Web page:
upsurge of competition coming from Canada, European Space Agency, Japan and

the U.S.S.R.   The foreign regional or national demand for space communications

                                                    ORIGINAL PAGE IS
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is somewhat uncertain, due to the difficulty in establishing requirements and

financing in relation to the economic development needs and capabilities of

the nations concerned.   It can be argued that communications are indispensable

to economic growth, particularly as an enhancement to economic productivity.

While this appears to be indisputable, each nation must progress in the

development of communication systems at a rate consistent with its owneconomic

power, and each must evaluate its demand for communications, particularly long

distance communication. Thus, in the near-term, many nations could experiment

with the use of space-based systems to meet the requirements by leasing

transponder(s) from INTELSAT or other available systems, without a large

national capital investment.

     The United Nations recognizes some 153 industrial and developing countries,

yet of these nations only 42 have more than 0.5 million telephones and only

21 have more than 15 telephones for each 100 people.    In comparison, the

United States has about 144 million telephones (about 39-million business

telephones) or approximately 68 for each 100 people.

     It seems clear that the developing nations could be a primary foreign

market for the U.S. space industry. For these nations economic development

could require a directed allocation of capital among a variety of public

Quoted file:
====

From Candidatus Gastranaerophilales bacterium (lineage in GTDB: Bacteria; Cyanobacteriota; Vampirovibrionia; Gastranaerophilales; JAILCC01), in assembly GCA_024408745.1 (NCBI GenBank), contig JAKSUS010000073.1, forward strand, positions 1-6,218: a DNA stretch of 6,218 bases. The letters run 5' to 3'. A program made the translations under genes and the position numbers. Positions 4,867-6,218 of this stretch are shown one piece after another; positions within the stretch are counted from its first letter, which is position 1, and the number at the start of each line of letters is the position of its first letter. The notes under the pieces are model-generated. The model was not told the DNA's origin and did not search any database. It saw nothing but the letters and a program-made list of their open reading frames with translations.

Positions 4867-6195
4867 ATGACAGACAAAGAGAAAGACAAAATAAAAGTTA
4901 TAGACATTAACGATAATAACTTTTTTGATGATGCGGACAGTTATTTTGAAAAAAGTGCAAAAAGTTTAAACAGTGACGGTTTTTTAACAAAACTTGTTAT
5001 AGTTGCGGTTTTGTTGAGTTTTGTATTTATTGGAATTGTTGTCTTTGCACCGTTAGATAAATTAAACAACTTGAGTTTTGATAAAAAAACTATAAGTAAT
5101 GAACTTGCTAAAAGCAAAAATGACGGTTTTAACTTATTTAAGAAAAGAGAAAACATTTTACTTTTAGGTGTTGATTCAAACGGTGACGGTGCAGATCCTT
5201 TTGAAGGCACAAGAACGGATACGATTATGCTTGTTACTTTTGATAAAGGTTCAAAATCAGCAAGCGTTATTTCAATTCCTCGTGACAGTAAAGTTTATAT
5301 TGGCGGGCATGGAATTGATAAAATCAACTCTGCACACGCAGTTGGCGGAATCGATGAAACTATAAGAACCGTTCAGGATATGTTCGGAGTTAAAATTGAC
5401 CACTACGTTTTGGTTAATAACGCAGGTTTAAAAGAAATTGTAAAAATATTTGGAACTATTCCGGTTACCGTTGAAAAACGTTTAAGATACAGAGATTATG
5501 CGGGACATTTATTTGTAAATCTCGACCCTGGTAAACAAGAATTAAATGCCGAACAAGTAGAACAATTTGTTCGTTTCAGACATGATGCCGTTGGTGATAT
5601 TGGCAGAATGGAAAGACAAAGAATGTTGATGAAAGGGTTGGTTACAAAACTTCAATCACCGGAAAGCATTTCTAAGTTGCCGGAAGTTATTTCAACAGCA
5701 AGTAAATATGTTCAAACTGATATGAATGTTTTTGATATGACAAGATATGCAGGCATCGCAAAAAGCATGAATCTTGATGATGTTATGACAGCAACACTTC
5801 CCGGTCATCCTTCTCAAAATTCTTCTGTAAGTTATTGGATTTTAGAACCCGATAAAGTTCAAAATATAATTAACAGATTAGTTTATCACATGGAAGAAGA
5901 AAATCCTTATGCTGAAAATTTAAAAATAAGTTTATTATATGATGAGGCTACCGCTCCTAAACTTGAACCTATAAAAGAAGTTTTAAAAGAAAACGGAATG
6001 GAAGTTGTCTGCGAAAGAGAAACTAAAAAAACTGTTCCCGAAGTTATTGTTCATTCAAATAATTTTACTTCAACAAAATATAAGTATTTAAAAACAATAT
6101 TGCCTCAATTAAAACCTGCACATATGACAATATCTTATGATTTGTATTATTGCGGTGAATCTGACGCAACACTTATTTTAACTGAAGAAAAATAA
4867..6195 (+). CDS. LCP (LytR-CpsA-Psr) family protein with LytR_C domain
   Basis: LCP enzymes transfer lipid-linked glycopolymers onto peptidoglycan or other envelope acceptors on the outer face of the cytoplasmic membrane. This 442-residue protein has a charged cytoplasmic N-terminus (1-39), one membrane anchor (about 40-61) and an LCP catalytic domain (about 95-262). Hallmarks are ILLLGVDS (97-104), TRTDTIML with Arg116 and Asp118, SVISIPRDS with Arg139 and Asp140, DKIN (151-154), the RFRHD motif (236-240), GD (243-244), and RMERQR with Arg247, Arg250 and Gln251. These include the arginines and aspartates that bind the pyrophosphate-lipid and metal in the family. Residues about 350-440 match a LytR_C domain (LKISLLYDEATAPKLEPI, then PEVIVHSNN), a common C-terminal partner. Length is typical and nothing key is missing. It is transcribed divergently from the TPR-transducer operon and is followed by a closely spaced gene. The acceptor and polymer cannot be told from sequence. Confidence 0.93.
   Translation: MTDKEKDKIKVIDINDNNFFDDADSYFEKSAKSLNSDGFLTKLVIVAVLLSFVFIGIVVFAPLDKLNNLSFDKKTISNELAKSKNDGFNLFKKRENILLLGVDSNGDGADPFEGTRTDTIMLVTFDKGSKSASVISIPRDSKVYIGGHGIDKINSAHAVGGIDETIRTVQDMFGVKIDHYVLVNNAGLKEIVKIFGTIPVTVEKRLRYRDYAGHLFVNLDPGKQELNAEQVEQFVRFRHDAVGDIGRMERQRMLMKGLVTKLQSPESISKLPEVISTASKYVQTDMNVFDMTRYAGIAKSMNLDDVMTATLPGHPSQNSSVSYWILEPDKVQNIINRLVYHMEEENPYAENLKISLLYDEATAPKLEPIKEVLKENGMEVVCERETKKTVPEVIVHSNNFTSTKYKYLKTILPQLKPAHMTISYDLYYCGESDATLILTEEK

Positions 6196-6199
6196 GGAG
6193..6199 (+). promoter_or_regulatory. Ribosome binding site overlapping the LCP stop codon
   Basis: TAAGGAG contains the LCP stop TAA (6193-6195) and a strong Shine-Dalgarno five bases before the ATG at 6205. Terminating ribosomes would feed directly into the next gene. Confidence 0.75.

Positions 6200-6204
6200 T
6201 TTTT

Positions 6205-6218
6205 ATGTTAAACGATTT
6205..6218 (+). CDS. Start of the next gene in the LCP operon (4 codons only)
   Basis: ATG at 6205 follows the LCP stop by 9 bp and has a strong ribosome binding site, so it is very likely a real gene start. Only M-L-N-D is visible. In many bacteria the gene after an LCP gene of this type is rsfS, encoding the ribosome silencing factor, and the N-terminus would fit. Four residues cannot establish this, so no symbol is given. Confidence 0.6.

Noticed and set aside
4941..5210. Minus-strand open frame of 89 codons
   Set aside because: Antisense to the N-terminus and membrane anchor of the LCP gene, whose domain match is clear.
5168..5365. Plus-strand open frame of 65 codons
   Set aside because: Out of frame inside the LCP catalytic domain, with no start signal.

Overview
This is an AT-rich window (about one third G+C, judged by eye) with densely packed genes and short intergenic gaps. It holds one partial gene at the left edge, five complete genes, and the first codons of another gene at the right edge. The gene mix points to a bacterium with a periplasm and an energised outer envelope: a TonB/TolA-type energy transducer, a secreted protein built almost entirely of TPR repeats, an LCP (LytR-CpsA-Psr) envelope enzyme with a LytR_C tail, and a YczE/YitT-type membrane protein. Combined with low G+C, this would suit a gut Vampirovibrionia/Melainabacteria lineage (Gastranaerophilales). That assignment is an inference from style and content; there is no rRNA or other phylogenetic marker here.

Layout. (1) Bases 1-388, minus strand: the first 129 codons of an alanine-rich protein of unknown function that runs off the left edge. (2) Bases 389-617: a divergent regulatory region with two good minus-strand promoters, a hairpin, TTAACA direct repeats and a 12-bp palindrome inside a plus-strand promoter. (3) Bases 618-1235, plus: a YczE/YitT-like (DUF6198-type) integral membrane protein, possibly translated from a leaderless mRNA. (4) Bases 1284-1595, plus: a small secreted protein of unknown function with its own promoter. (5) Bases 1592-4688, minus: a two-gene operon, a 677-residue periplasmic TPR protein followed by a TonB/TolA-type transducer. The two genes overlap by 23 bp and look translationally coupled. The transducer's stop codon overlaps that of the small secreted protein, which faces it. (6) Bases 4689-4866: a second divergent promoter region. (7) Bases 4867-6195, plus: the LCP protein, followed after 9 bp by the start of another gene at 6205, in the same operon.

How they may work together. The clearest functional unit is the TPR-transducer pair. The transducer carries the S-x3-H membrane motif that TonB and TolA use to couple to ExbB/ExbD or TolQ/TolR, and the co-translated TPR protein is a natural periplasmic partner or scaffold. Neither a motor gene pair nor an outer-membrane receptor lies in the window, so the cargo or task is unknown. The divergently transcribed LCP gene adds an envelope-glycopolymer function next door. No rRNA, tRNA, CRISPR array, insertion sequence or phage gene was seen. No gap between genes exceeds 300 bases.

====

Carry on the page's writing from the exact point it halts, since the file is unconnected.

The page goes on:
services to assure a growth pattern that is consistent with its planned future.

A properly selected communication service may be an appropriate economic means

to provide improved health services, education, agricultural assistance,

      The World Telephones, ATT, 1974.


and other public services.   There is a possibility that developing nations

could bypass the traditional processes of national development, by the use

of space communications and as a result conserve capital and reduce energy

consumption.. At this time the ecpnomic trade-offs between appropriate com­

murications (including space systems) and alternative means of distributing

public services remains unclear, as does the definition of the most desirable

communication service delivery mix.   In fact, the impact of improved communi­

cations on the productivity of public services is in itself not determined

at the present time.   However, the objective of any government should be to

enhance overall communications capability in response to the needs'of the

largest segments of the national population.     Thus, a bias of government

support toward the satellite communications industry for special applications

would appear to be unsound if the more general telecommunications industry

would suffer as a consequence.

     Uncertainty exists in the technical requirements of the necessary

communication needs of the developing countries.     The mechanisms and condi­

tions attached to obtaining the capital necessary for creating their communt­
cations facilities are also uncertain.     An additional factor is the relative

newness and lack of long-term stability in many of the Third World governments.